may with advantage to themselves and to humanity at large act in concert; and that no diversity of interests exists of a character that need in the slightest degree interfere with the consummation of such a relationship between the Bi. tish Empire and America. We ask American public men to consider carefully the conditions that confront the United States and Canada as concerns their relations with each other ; to w.cct as in a spirit of friendliness, and to remember that their great superiority in wealth, population, and power gives to them such advantage in position and influence that they can afford to treat us with generosity, with the well-grounded assurance that the fruits of such a policy will in the future be abundant and satisfactory.
ANOTHER VIEW OF THE UNION LABEL.
BY STARR HOYT NICHOLS.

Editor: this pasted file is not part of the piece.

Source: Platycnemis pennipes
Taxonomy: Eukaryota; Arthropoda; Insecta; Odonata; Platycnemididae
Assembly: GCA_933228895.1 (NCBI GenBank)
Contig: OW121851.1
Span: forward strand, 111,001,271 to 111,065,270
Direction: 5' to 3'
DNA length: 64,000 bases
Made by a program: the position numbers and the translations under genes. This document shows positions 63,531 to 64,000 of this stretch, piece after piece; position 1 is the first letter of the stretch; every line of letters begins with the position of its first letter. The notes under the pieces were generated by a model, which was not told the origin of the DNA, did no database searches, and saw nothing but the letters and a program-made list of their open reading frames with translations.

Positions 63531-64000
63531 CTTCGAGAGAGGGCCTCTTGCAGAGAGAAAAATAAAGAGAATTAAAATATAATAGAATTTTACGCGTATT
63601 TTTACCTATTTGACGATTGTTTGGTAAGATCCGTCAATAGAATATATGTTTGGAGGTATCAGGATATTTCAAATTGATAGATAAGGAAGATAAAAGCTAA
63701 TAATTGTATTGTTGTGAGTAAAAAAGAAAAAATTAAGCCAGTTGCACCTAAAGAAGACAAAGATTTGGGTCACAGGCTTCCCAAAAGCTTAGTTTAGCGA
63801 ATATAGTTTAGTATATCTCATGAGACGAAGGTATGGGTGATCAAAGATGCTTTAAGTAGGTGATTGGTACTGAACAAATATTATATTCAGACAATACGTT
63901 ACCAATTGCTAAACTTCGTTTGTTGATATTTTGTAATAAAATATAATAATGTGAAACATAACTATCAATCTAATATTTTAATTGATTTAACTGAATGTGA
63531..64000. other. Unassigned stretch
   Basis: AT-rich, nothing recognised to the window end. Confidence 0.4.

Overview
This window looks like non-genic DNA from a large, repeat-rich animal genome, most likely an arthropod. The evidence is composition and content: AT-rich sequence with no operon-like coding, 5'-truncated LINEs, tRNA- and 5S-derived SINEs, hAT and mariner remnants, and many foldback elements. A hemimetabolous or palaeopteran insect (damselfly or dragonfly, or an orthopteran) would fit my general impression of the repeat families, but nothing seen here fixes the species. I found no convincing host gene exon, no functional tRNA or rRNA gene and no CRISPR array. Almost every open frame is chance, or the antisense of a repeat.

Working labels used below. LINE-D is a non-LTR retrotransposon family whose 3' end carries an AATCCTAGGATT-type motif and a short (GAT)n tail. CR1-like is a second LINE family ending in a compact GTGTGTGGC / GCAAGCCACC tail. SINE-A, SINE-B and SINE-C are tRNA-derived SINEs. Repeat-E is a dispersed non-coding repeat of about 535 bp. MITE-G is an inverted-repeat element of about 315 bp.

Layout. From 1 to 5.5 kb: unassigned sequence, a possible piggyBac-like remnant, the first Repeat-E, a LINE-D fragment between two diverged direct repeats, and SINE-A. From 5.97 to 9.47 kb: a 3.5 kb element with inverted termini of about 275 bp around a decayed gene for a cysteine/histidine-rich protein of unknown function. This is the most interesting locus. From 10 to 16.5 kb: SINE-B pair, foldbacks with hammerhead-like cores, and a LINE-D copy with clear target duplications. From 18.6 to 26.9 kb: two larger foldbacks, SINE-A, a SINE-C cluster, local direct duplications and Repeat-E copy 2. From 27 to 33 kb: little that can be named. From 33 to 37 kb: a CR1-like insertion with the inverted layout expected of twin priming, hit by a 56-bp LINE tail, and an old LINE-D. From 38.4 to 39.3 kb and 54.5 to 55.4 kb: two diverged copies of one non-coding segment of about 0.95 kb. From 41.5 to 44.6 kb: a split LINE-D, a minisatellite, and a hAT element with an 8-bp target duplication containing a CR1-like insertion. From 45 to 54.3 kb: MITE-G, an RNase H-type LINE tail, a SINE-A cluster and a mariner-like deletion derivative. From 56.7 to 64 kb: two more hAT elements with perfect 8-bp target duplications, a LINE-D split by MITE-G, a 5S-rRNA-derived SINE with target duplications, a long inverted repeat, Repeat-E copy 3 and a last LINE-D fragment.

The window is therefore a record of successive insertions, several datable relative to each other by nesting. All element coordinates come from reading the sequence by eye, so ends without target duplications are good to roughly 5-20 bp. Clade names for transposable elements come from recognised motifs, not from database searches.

In an article published in a recent number of thi; ?EVIEW Miss M. E. J. Kelley sets forth the value and importance of the device of the union label as an instrnment for improving the conditions of work among laborers. Like all its advocates, she approves of it as a means for insuring the production of goods under circumstances favorable to the health and comfort and proper wage-remuneration of artisans. She believes that its adoption tends to abolish the miseries of the sweat-shop, tenementhouse production, the employment of children, danger of infection from contact with disease, and all o her undesirable proximities. Seeing in the union label a working instrument available for such excellent uses, she naturally lauds it and hopes great things from an increase of its use by manufacturers of every kind. Some misgivings, however, as to other purposes to which the label is put seem to flit like thin clouds over the sky of her hopes, and to darken the prospect, though she makes but light account of those in comparison with its array of benefits. She seems not to be aware that the real value of the label in the eyes of its supporters and users lies not so much in alleged benevolences derivable from its general adoption, as in its force as a weapon to bring business and business men under the control of trade unions as representing working men. This is quite in accordance with the general assumption of many, if not of most artisans, of some of the newspapers, and of a large body of the public, that the working classes would be better managers of business, if they could once really get hold of it, than are the men who create, extend, and dominate all larger concerns, as a matter of fact; their sincere belief being that if all who are not capitalists could sequester the property of those who are, they both could